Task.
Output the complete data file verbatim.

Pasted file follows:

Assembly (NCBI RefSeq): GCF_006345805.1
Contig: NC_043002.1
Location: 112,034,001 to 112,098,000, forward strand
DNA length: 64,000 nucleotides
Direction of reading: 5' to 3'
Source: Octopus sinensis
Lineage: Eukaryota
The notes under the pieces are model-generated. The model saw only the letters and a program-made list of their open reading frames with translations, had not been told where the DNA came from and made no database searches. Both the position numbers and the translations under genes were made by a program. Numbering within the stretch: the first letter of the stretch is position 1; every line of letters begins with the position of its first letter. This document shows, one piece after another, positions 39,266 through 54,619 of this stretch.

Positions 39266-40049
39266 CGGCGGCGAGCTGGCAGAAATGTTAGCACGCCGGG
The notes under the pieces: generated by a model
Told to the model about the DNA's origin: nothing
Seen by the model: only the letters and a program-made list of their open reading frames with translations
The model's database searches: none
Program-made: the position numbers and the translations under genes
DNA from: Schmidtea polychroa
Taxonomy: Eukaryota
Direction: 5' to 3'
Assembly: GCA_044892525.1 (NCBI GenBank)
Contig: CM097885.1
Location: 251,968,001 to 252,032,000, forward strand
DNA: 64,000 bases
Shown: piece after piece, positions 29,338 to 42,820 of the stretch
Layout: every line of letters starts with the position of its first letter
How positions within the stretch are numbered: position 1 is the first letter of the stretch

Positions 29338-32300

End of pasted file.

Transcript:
Assembly (NCBI RefSeq): GCF_006345805.1
Contig: NC_043002.1
Location: 112,034,001 to 112,098,000, forward strand
DNA length: 64,000 nucleotides
Direction of reading: 5' to 3'
Source: Octopus sinensis
Lineage: Eukaryota
The notes under the pieces are model-generated. The model saw only the letters and a program-made list of their open reading frames with translations, had not been told where the DNA came from and made no database searches. Both the position numbers and the translations under genes were made by a program. Numbering within the stretch: the first letter of the stretch is position 1; every line of letters begins with the position of its first letter. This document shows, one piece after another, positions 39,266 through 54,619 of this stretch.

Positions 39266-40049
39266 CGGCGGCGAGCTGGCAGAAATGTTAGCACGCCGGG
The notes under the pieces: generated by a model
Told to the model about the DNA's origin: nothing
Seen by the model: only the letters and a program-made list of their open reading frames with translations
The model's database searches: none
Program-made: the position numbers and the translations under genes
DNA from: Schmidtea polychroa
Taxonomy: Eukaryota
Direction: 5' to 3'
Assembly: GCA_044892525.1 (NCBI GenBank)
Contig: CM097885.1
Location: 251,968,001 to 252,032,000, forward strand
DNA: 64,000 bases
Shown: piece after piece, positions 29,338 to 42,820 of the stretch
Layout: every line of letters starts with the position of its first letter
How positions within the stretch are numbered: position 1 is the first letter of the stretch

Positions 29338-32300